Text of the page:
BoE’s Haskel: Current Stance Appropriate But Risks Tilted Downward

1 July 2020

By David Barwick – FRANKFURT (EconoStream) – The Bank of England’s policy stance is suited to the current environment but risks to the outlook are negative overall, Jonathan Haskel, external member of the BOE’s Monetary Policy Committee, said on Wednesday.

In a speech delivered via Zoom at the Brighton Chamber of Commerce, Haskel said nonetheless that economic activity appeared to be coming back more strongly than expected.

If there were a second wave of the pandemic, he said, the economic consequences would depend on factors including fiscal authorities’ reaction and the situation of other countries. He noted that ‘cautious behaviour by consumers is already built into our published scenario and we have demonstrated that we can respond quickly and effectively to financial market dysfunction.’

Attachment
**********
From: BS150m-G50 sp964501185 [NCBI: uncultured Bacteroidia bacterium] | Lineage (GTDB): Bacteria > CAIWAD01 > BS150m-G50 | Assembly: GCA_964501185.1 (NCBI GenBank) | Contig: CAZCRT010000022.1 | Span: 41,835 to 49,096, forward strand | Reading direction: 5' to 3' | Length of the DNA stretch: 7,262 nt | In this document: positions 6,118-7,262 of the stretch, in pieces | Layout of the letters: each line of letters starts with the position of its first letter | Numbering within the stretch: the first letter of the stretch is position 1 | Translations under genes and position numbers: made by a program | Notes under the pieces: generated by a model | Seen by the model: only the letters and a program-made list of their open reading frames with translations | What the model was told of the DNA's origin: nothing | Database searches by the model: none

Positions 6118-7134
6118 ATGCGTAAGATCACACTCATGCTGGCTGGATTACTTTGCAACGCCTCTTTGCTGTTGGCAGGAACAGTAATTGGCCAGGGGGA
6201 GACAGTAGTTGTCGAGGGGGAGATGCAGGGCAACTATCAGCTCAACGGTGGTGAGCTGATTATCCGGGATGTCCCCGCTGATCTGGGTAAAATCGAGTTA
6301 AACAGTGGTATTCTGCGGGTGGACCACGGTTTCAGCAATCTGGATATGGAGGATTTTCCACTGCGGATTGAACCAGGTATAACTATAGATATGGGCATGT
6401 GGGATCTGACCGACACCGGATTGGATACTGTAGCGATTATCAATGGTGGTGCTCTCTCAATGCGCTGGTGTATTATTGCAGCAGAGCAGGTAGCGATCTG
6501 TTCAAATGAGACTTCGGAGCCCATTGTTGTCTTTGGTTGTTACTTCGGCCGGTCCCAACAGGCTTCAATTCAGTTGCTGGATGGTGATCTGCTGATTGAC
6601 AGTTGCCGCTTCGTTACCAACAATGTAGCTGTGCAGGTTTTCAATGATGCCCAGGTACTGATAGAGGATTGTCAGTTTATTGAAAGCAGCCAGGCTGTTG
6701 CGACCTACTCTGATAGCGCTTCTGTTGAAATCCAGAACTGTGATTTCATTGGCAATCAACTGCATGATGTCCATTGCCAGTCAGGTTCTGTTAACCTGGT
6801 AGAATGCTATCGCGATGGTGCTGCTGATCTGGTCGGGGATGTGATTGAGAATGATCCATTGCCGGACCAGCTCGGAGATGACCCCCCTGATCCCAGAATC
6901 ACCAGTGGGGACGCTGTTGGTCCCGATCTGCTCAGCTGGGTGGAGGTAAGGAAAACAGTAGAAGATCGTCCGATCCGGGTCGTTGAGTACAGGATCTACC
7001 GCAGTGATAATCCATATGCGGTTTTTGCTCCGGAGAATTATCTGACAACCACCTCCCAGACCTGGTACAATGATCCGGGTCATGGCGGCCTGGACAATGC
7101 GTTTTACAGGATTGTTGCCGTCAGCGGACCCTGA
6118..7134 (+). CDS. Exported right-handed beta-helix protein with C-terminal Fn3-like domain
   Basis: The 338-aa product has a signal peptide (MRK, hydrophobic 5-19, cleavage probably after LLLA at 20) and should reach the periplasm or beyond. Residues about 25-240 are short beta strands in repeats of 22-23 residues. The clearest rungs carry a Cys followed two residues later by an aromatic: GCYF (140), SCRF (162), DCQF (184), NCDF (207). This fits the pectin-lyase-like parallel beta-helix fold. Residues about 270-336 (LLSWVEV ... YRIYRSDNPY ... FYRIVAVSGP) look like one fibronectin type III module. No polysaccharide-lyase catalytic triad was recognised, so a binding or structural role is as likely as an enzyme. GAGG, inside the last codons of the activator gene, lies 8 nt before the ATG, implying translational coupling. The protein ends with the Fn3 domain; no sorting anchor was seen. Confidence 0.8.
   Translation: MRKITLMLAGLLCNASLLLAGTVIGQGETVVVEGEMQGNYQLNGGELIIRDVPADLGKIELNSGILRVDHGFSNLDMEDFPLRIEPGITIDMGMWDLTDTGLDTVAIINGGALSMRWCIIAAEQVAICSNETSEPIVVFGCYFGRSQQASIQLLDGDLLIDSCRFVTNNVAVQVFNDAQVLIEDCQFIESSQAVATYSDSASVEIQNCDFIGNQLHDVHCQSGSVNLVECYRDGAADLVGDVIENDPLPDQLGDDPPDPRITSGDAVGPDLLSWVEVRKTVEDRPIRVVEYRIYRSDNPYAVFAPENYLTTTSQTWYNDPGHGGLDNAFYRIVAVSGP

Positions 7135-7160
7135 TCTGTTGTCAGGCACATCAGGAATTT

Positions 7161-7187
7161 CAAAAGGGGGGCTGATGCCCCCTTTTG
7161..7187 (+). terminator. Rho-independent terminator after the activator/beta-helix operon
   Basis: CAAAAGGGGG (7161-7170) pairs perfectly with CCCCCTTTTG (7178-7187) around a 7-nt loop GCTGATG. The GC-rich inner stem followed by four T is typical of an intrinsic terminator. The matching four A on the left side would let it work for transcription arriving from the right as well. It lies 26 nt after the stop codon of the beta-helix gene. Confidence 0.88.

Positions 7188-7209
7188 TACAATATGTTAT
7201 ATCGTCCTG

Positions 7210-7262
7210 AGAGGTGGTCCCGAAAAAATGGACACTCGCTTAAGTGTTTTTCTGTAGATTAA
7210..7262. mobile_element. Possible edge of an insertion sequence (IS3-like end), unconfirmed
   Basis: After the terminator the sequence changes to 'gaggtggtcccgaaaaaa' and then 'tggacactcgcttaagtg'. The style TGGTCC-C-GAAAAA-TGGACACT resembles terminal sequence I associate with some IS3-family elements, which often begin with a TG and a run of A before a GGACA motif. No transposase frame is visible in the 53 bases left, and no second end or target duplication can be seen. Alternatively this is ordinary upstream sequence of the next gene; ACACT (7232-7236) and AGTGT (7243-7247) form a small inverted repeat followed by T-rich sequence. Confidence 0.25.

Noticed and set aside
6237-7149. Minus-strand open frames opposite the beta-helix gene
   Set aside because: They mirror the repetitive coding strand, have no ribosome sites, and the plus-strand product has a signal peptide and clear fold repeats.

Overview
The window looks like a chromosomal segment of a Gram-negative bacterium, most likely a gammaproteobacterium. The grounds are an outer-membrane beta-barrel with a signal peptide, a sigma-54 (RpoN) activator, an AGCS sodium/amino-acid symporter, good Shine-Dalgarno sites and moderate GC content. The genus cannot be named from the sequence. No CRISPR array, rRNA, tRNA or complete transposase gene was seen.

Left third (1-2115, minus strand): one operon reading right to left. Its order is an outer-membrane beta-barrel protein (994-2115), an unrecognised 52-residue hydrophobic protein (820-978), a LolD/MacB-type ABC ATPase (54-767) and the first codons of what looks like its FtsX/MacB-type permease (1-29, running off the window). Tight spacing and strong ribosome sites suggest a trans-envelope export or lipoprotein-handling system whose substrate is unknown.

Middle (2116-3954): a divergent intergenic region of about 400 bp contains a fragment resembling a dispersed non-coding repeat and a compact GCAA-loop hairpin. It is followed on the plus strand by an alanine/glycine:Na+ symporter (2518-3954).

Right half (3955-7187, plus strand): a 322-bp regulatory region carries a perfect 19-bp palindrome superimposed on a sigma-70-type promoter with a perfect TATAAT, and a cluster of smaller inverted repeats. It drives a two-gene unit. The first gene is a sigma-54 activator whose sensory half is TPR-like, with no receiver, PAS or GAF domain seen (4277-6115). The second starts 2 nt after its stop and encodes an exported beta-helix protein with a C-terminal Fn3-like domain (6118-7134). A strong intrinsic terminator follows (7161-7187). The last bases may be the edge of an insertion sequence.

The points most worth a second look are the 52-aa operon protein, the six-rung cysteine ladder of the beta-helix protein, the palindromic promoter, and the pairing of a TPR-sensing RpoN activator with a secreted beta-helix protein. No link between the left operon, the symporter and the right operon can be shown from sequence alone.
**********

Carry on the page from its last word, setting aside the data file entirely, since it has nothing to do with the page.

He added: ‘In conclusion, I believe the current stance of monetary policy is appropriate but, on balance, risks are to the downside.’

Despite the success of the BOE’s efforts to restore markets to normal functioning, the latter are still tighter than usual, he said.

‘This, combined with an uncertain economic forward path, and in my view, risks skewed to the downside concerning employment and more medium-term economic adjustments, prompted my vote and approval of a further expansion of asset purchases in June to guard against any unwarranted future tightening and help support the economic recovery as social distancing measures come off’, he said.

Inflation is well below the BOE’s 2% target, he observed. Moreover, economic slack is contributing to the downward price pressure and thus ‘supports our decision to maintain a historically loose monetary policy stance’, he said.

Haskel confirmed that the impact of the pandemic on output and unemployment this year would be ‘somewhere in line with the scenario we published in our May Monetary Policy Report.’

Still, he also spoke of ‘a glimmer of hope relative to our envisaged scenario, namely that activity appears to be coming back faster than we anticipated.’ The second quarter would thus be less negative than anticipated.